Criminals Know the Value of Mobility, Good Guys Are Coming Around

Carl Weinschenk
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Five Top Mobile Device Risks and How to Protect Your Business

It's very nice that the mobile security vendors are listening to me.

A few times during the past few months I've written about the dangers of mobility. The dynamics are pretty clear: Mobility is moving from a nice add-on-with security to match-to a mission-critical business tool. The data being sent and stored on the devices is more valuable. The bad guys are intrigued and, unfortunately, in many cases the level of security has not changed to match.

The dangers became evident to observers because one of the first rules of online security-a rule as reliable as Moore's Law-is that the bad guys follow the money. The money now is in mobile. Whether enterprises like it or not, the next front in the war between crackers and security forces will be mobility.

The built-in advantage that mobility has is that the Microsoft Windows "monoculture"-the reliance on a single operating system that criminals can swing at like it's a piata-is absent. Still, criminals are a clever bunch, and will adjust to the new environment. This is especially true if it is evident that the big bucks are moving from the PC to the smartphone and tablet.

It's happening. McAfee's report on the fourth quarter said that malware increased 46 percent over the previous quarter. One of the main threats that the study identified is the Geinimi Trojan, which is based on Android and came from the creators of the Zeus botnet. Others included Zitmo.A, which was aimed at Symbian. The story suggests that the results validate Intel's plans for McAfee, which it acquired last year. The threats are expected to continue growing this year, the story says.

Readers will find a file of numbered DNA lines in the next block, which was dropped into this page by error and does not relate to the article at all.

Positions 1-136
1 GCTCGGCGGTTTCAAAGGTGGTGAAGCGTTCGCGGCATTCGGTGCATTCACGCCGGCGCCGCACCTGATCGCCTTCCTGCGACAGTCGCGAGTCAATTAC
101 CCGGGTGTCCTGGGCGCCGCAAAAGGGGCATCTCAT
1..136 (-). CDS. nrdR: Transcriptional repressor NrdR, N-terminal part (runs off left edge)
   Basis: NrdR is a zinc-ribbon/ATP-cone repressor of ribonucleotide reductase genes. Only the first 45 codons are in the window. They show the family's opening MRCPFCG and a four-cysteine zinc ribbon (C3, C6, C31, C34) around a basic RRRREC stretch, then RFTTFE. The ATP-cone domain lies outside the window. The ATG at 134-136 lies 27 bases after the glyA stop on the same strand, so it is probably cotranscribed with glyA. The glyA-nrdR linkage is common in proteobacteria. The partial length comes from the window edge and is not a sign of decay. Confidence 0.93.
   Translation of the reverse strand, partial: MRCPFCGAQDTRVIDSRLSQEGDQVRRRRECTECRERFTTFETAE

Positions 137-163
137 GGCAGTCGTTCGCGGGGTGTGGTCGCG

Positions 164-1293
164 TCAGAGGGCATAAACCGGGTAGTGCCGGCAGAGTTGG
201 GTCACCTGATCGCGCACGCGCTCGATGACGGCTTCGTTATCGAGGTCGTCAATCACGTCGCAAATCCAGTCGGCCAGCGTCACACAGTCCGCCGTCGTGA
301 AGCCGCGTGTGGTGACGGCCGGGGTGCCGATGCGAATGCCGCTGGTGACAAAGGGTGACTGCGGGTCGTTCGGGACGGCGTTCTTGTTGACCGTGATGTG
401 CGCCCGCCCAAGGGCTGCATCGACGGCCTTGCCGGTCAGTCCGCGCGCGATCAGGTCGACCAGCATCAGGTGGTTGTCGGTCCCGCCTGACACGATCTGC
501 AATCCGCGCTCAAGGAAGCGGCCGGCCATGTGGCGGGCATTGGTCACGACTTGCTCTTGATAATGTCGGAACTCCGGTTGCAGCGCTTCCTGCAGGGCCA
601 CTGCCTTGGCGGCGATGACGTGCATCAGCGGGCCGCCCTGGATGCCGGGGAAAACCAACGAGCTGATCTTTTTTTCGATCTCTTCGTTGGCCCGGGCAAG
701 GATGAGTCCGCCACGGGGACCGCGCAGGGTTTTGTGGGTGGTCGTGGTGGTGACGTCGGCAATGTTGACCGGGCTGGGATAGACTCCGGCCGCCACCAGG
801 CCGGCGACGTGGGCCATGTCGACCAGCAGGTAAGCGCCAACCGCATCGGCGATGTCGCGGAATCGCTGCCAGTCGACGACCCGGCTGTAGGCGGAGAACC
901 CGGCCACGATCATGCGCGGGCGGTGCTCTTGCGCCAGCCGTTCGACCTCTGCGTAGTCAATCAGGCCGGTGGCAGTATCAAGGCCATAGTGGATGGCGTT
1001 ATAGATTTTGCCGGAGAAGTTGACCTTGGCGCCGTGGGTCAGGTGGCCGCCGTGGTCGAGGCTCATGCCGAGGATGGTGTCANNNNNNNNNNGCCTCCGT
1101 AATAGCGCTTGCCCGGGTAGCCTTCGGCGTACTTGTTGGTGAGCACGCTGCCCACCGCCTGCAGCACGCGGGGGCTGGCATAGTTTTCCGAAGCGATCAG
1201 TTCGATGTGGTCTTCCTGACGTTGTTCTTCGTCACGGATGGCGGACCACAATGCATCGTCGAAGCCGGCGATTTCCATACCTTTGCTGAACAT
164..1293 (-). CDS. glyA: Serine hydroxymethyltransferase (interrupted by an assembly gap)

Norton announced the results of its Strategy One report this week, though the survey was conducted in September. The delay wasn't long enough, however, for the results to be invalidated. Norton reports that Miami, New York and Los Angeles were the three worst places for smartphones. During the device's lifetime, 52 percent, 49 percent and 44 percent went missing, respectively, in the three locales. Said the story:

While Norton published the study as part of a product release, the numbers are a stark reminder that modern smartphones are packed with sensitive data that make them prime targets for identity thieves. Worse, more than half of those surveyed did not secure their smartphone with a password, and nearly ninety percent did not install a security app capable of remotely locating, locking or wiping their smartphone in case of theft.

Vendors are reacting. Norton's numbers were released in conjunction with the introduction of Norton Mobile Security 1.5. The story says that the new product enables locating, locking and wiping of phones. It also offers spyware scanning and additional call/text blocking features.

This week Sophos Mobile Control was introduced. The product can be used with Android, Apple's iOS and Windows Mobile. According to InformationWeek, it will enforce policies and enable remote wiping. It offers a self-help portal and works either with employee- or corporate-owned devices.

Gradually, the awareness of mobile security challenges among professionals is growing. And not a moment too soon, since awareness of the value of the data on mobile networks certainly already is high among the criminals.

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